Ant Rant

I've said before that my fascination with bees has opened the door to many new interests, including botany—a topic that once elicited in me an inescapable sensation of drowsiness.

Beekeeping has also rekindled childhood obsessions that, with the passage of time and the ravages of adulthood, were relegated to the sidelines.

Last summer, I wrote about how how beekeeping had "recharged" my interest in ants, those smart, social, industrious insects that mirror the lifestyle of honeybees in so many ways. Just the other day, I enjoyed a lovely meditation on a hillside meadow that included serious communion with some big black ants and their magnificent anthill. I had ants in my pants and I was happy.

Ants never seem to get the respect they deserve. They're just too small and fast and ubiquitous, and they don't make honey, or buzz around our flowers, or earn us money by their labor. But they are fascinating and important creatures without whose presence the world would be a very different, and much messier, place. Ants play a vital role in soil health and functioning, have important symbiotic relationships with many plants, and are considered "ecosystem engineers."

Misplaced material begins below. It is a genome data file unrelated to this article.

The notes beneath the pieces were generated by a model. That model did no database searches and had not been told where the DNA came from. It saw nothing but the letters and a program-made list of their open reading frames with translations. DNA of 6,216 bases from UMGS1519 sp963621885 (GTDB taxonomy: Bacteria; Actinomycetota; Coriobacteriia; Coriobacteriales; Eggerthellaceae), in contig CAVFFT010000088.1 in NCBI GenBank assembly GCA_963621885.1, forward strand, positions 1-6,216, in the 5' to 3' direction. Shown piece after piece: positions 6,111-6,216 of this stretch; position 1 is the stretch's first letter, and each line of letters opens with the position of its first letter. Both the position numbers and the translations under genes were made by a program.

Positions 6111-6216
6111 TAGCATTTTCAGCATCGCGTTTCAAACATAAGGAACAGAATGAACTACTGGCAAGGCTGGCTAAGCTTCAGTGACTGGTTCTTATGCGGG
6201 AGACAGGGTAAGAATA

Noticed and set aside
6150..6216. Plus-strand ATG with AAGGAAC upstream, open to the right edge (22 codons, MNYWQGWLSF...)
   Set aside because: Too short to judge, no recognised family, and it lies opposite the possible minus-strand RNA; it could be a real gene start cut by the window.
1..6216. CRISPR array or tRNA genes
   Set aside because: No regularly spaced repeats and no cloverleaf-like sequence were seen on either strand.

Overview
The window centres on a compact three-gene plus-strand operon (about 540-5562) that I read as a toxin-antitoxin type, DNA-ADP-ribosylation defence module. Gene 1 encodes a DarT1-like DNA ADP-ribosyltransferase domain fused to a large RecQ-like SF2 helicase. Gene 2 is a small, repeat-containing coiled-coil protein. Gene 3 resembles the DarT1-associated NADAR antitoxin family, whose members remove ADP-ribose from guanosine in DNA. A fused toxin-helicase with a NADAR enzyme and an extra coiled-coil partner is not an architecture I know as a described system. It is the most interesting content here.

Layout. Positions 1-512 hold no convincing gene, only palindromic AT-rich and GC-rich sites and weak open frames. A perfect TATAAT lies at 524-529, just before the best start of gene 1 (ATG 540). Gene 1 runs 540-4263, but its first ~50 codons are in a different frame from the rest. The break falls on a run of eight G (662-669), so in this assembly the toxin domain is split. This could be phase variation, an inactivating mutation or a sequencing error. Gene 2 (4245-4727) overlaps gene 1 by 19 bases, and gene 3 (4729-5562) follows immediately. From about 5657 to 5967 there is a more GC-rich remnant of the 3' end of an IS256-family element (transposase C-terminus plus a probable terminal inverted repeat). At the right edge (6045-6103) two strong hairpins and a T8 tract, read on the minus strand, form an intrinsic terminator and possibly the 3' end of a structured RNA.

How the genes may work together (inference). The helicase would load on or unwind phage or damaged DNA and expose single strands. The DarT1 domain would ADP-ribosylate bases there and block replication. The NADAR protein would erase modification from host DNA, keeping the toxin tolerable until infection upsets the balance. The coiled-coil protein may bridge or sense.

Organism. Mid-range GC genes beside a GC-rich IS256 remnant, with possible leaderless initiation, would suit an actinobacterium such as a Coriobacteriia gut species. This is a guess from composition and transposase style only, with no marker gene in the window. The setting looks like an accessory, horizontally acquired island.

Bert Hölldobler, who has studied and drawn ants throughout his scientific career, was interviewed in the New York Times this week. In the interview, he talks about his longstanding collaboration with E.O. Wilson, the art of collaboration, the role ants play in our world, and what to do if ants invade your kitchen.

Read the interview with Bert Hölldobler here.


Eva YaaAsantewaa said...

Thanks for this. After attending part of the WSF's celebration of E.O. Wilson last week, I'll be delighted to read it.

KC said...

yes, I'm looking forward to checking that out, too. Good sales job on the industrious ones!

Matthew said...

I am watching ants slowly, ever so slowly, reduce the concrete in my backyard to dust. The other day on the beach, at the extreme of the high tide line, I noticed ants that were rather sand-colored.